Once Upon A Time In Anatolia
- Director:Nuri Bilge Ceylan
- Cast:Taner Birsel, Yilmaz Erdogan, Muhammet Uzuner
- Release Date:May 17, 2012
- Running time:150 minutes
- Film Worth:$15.00
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A deft, slow-burning character study, which is beautifully shot, perfectly performed and only let down by a slightly lagging third act.
The Turkish Once Upon a Time in Anatolia is a slow-burning, unconventional character study, owing more to the tales of desperation by theatrical masters Samuel Beckett and Eugene O'Neill than traditional genre storytelling, despite the title's allusions to Sergio Leone or other Spaghetti westerns.
For the first two acts, co-writer/director Nuri Bilge Ceylan's film is beautifully written and finely directed, a testament to his high ambitions as a storyteller and intelligent execution as a skilled filmmaker. In the film, a group of men, including a lawyer (Taner Birsel), a police officer (Yılmaz Erdoğan) and a doctor (Muhammet Uzuner), search for the dead body of a murder victim in the Anatolian countryside.
The writing is beautiful, poetic and unsentimental. Simultaneously theatrical and naturalistic, the writing contrasts the physical barriers of the environment (including rain, poor lighting, a blackout) with their emotional insecurities. In their great physical journey, the characters revert to soliloquies about masculinity, violence and trust, unconsciously revealing their own anxieties and fears. Whilst these writing choices may sound arch or pretentious when articulated by a college student, the characters carry a sense of experience that gives these scenes an emotional weight and spirituality.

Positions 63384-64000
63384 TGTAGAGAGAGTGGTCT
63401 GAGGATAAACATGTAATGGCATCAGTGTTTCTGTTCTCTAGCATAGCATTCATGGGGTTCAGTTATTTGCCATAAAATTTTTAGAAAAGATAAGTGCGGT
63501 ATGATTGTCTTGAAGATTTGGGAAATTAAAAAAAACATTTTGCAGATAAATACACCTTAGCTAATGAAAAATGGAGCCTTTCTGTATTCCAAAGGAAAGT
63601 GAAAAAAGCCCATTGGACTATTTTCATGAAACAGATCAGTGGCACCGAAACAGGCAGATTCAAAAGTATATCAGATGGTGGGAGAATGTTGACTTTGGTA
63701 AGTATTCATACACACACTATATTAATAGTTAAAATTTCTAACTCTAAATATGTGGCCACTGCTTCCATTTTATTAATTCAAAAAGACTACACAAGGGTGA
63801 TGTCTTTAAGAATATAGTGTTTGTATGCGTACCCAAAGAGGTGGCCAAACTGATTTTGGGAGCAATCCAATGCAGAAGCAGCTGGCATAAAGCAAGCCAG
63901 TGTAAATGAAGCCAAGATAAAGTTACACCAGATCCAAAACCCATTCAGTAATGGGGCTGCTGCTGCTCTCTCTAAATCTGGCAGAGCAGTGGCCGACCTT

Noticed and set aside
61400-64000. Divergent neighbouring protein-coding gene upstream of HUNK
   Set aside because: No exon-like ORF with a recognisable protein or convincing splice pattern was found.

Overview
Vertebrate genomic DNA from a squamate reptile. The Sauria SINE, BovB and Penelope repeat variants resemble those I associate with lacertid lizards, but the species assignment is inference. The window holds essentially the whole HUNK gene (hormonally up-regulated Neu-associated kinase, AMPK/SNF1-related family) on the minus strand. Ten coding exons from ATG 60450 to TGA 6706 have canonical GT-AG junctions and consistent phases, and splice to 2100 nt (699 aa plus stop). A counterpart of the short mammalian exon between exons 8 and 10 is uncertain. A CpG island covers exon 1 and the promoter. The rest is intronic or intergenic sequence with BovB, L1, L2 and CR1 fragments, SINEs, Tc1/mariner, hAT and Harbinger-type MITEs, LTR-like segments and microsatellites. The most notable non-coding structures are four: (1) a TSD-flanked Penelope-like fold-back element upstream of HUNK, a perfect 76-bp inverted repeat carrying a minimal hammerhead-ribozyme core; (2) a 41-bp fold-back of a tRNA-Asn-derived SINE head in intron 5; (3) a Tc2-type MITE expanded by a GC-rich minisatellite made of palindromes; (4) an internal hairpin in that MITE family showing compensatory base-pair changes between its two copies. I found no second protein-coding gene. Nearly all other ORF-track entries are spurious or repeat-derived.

The film is also beautifully directed. Choreographed with stark minimalism, the film favours elegantly mounted dollies, serene long shots and unconventional framing choices (including over-the-shoulder shots during the monologues) to articulate the film's sombre mood and reflective tone. Ceylan also gets top performances from all of his cast, with Uzuner carrying the film with an intelligence and reality.
If the film is problematic, it's in the ending. Whilst true to the film's set-up, the ending takes too long revealing the reversals we have already surmised, resulting in a flabby third act that - whilst not spoiling the film - does it no favours, either.